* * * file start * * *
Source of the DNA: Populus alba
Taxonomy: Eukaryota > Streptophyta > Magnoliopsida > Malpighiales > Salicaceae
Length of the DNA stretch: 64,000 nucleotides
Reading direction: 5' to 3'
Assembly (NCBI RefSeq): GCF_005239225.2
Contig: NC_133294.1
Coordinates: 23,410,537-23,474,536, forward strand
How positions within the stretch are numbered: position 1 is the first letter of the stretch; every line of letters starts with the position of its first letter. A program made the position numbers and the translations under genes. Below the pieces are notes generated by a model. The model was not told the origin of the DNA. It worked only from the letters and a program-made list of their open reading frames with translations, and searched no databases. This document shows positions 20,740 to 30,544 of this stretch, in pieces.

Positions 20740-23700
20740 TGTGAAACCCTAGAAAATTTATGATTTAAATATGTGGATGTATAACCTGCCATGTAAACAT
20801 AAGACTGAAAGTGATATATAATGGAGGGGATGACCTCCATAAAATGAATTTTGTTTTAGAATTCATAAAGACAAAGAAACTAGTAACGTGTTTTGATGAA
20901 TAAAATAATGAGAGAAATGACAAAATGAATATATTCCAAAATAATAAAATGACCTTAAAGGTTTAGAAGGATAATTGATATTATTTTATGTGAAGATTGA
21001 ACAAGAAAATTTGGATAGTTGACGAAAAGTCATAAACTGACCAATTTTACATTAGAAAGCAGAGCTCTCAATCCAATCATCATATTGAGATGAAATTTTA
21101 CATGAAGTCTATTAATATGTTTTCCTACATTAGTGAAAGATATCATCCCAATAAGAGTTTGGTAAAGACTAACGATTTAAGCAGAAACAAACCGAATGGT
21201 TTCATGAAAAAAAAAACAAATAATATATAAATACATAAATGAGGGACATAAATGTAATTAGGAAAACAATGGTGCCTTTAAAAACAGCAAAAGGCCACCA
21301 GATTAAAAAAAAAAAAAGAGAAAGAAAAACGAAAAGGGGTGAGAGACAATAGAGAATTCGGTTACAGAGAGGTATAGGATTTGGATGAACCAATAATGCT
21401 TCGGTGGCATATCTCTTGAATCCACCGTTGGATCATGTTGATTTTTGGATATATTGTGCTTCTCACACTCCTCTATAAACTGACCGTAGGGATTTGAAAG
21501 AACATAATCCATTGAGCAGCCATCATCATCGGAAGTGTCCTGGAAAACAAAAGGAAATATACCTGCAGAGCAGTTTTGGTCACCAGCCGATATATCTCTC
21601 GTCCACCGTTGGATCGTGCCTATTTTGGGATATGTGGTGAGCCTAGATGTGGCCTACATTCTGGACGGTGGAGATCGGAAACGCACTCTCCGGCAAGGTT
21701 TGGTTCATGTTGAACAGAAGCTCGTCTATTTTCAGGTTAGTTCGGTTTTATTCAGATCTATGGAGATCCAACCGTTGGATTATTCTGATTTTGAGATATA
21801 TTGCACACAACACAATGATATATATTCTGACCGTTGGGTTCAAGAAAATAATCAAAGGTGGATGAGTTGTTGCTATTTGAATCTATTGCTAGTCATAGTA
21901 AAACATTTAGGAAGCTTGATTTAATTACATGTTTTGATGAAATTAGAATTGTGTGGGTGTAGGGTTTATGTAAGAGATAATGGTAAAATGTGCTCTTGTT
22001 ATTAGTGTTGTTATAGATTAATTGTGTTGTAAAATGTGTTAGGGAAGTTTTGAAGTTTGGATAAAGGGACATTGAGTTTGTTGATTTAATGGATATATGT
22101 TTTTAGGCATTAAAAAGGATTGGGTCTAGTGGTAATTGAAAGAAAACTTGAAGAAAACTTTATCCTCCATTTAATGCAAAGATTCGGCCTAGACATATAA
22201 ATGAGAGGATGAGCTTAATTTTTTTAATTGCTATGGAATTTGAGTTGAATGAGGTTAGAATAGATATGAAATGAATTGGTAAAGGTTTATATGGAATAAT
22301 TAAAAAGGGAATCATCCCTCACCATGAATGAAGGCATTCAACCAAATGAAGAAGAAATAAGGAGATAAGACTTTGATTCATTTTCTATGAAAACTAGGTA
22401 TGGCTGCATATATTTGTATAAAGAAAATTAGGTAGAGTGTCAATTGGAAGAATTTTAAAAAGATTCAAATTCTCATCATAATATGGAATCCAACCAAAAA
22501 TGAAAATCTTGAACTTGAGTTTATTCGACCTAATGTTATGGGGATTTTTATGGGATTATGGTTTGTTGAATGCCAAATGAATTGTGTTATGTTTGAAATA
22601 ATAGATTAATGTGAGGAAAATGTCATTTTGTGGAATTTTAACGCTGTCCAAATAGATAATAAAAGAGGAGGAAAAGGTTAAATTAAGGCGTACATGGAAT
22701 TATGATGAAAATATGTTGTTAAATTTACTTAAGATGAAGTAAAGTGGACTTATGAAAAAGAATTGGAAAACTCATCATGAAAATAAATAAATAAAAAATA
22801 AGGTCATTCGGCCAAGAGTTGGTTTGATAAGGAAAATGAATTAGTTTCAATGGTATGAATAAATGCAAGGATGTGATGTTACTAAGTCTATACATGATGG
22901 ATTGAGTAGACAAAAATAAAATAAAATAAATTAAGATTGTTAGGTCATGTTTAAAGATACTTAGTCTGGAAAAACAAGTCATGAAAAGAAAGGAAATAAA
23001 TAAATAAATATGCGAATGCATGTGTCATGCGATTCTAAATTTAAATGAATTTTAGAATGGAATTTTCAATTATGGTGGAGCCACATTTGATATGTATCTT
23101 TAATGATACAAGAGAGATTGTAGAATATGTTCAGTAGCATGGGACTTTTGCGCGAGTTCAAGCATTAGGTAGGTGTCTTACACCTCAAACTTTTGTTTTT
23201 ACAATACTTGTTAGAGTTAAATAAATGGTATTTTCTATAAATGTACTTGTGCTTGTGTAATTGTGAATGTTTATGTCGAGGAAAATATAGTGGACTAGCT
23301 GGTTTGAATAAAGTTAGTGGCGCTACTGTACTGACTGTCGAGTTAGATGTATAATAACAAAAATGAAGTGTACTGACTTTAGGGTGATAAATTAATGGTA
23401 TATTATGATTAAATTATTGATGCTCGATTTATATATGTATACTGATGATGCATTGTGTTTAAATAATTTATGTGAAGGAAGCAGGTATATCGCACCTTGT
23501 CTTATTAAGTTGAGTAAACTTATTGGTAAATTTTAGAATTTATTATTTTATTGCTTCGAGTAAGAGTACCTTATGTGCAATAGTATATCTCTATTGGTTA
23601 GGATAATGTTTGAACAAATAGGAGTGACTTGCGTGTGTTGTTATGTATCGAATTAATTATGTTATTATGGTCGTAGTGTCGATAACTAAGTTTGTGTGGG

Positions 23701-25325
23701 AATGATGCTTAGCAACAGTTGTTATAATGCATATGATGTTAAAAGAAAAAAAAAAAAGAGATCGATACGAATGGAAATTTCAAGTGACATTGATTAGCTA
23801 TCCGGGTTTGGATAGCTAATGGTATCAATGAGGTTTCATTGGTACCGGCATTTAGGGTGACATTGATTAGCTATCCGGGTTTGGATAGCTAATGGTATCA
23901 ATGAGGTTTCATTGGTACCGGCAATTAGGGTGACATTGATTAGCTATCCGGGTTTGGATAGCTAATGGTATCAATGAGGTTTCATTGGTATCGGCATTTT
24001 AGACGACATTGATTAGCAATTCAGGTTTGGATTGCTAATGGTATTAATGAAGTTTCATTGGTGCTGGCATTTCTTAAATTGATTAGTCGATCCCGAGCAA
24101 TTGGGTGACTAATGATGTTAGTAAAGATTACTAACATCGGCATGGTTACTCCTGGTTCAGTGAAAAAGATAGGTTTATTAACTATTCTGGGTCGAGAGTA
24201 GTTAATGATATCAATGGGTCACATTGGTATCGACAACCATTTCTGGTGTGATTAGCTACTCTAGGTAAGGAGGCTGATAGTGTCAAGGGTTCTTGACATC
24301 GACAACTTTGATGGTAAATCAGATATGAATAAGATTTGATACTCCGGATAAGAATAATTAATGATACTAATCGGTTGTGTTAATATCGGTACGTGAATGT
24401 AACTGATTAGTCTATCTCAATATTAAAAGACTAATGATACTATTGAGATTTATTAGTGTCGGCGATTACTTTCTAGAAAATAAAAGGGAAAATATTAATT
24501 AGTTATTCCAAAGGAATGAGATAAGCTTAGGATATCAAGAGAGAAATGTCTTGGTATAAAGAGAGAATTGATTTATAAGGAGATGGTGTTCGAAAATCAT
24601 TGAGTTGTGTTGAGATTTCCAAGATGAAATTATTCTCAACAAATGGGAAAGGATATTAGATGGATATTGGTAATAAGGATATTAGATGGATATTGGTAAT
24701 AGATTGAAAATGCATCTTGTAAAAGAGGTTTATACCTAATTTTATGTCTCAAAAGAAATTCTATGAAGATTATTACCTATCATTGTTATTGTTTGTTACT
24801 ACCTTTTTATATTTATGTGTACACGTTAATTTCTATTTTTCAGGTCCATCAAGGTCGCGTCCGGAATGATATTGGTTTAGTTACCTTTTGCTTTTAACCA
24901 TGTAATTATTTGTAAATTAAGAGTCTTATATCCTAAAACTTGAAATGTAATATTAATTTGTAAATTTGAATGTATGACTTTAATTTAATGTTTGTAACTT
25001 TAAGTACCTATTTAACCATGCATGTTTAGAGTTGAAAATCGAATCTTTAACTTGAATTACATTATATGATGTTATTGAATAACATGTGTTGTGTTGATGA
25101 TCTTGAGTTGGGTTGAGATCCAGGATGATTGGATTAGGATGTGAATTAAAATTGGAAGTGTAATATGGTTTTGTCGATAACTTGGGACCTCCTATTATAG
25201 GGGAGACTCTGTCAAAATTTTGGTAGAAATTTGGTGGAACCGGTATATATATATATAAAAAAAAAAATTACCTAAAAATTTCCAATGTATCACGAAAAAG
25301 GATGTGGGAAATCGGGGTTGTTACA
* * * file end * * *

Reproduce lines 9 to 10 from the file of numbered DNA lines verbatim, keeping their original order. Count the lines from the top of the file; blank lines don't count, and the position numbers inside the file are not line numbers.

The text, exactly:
Positions 20740-23700
20740 TGTGAAACCCTAGAAAATTTATGATTTAAATATGTGGATGTATAACCTGCCATGTAAACAT